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steerage


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1 A large space below deck, usually above the propellers, which in some merchant ships was used for crew accommodation and in the ocean liners of the 19th and early 20th centuries was reserved for those passengers who could not afford a private cabin. The sides were lined with wooden bunks, often one or more tiers of them running longitudinally in the space between the sides. In those days passengers were expected to bring their own bedclothes, and also their own food, a large stove being erected on deck at which they could cook it. In the days when sailing ships carried passengers the steerage was that part of the ship next below the quarterdeck and immediately before the bulkhead of the great cabin.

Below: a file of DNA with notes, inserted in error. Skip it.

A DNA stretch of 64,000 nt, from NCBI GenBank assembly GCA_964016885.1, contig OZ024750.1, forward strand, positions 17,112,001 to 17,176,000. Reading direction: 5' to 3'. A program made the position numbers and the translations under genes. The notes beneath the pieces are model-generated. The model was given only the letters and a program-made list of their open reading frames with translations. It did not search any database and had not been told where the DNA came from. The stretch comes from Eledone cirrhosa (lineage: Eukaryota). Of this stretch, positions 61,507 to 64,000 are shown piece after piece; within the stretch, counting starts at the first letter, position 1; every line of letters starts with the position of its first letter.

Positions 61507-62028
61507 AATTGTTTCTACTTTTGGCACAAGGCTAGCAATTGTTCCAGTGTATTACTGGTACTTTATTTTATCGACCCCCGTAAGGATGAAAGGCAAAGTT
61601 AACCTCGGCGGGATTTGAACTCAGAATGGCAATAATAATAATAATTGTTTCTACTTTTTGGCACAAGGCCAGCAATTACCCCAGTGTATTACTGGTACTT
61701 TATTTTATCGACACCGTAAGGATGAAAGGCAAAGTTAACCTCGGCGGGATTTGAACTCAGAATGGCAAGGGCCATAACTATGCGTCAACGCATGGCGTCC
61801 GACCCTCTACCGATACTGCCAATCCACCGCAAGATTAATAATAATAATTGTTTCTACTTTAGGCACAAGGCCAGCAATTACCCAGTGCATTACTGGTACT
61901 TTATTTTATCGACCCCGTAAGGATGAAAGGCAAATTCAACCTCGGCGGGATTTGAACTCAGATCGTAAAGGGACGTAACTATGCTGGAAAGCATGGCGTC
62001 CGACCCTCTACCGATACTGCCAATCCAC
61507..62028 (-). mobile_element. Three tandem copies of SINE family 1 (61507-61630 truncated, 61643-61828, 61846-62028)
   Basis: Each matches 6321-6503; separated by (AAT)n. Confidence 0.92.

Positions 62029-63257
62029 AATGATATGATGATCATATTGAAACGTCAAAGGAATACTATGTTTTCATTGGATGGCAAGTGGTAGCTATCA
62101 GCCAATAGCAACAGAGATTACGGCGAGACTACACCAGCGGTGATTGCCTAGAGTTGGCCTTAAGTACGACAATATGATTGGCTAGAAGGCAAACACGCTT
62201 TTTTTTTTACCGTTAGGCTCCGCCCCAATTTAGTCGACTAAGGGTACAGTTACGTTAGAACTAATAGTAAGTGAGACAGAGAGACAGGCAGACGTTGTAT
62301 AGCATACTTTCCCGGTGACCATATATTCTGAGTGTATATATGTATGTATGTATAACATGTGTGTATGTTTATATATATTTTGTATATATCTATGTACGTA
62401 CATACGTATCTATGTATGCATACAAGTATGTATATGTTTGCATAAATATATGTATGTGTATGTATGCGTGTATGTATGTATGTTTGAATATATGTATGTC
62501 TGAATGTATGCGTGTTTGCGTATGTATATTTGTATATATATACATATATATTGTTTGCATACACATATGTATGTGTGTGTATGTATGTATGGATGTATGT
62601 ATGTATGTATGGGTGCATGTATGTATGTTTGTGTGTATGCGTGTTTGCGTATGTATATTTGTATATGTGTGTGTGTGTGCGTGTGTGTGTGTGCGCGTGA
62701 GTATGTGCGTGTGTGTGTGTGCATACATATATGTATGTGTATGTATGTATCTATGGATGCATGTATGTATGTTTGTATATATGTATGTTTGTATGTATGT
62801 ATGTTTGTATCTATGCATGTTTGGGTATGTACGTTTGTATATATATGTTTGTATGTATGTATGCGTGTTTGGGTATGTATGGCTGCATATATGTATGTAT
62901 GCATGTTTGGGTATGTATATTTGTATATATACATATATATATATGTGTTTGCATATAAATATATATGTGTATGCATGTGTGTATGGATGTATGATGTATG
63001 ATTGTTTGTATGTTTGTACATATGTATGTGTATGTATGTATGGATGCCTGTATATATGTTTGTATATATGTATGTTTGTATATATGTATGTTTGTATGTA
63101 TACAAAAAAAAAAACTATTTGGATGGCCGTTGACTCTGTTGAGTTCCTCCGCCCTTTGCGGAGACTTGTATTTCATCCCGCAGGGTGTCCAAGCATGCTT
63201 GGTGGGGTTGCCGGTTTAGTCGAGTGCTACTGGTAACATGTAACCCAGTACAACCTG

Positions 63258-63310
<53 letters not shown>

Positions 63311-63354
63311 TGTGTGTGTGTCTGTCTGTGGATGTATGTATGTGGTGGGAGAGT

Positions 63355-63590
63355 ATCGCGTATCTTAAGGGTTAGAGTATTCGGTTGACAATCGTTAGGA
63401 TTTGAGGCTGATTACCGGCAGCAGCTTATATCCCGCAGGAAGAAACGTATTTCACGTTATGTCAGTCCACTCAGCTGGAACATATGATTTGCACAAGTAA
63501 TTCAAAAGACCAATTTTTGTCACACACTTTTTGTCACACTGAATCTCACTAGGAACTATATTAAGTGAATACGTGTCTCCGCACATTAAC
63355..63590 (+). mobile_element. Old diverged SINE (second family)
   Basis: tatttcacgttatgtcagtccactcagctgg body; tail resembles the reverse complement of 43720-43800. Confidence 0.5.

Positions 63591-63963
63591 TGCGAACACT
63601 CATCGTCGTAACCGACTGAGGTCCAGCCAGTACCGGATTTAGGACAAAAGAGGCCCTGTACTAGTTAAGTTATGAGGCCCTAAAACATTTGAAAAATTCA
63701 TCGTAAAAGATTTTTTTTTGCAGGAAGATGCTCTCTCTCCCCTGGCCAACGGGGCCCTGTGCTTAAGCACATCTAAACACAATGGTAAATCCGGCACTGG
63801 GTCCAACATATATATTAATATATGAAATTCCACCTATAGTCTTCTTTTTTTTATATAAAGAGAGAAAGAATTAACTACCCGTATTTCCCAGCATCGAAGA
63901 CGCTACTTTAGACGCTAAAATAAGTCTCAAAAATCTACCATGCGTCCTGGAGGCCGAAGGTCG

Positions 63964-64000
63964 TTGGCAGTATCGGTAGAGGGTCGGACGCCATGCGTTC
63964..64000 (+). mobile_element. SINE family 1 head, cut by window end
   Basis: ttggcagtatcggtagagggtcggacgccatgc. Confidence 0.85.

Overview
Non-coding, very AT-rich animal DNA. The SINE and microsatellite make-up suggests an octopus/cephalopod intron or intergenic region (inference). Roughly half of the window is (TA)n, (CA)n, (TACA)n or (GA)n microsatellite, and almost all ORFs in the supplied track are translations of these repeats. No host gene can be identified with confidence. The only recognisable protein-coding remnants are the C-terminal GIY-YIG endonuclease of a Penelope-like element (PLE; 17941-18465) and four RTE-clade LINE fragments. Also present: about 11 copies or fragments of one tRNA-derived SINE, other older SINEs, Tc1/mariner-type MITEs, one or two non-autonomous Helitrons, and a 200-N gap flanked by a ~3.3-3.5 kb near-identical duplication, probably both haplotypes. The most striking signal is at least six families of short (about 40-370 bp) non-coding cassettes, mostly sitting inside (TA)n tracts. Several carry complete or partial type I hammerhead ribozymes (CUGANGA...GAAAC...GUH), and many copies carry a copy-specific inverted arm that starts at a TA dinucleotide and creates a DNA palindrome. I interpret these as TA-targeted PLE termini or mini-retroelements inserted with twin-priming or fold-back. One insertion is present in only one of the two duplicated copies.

2 In the US Navy it used to be the name for a midshipman's berth.

Subjects: Maritime History.


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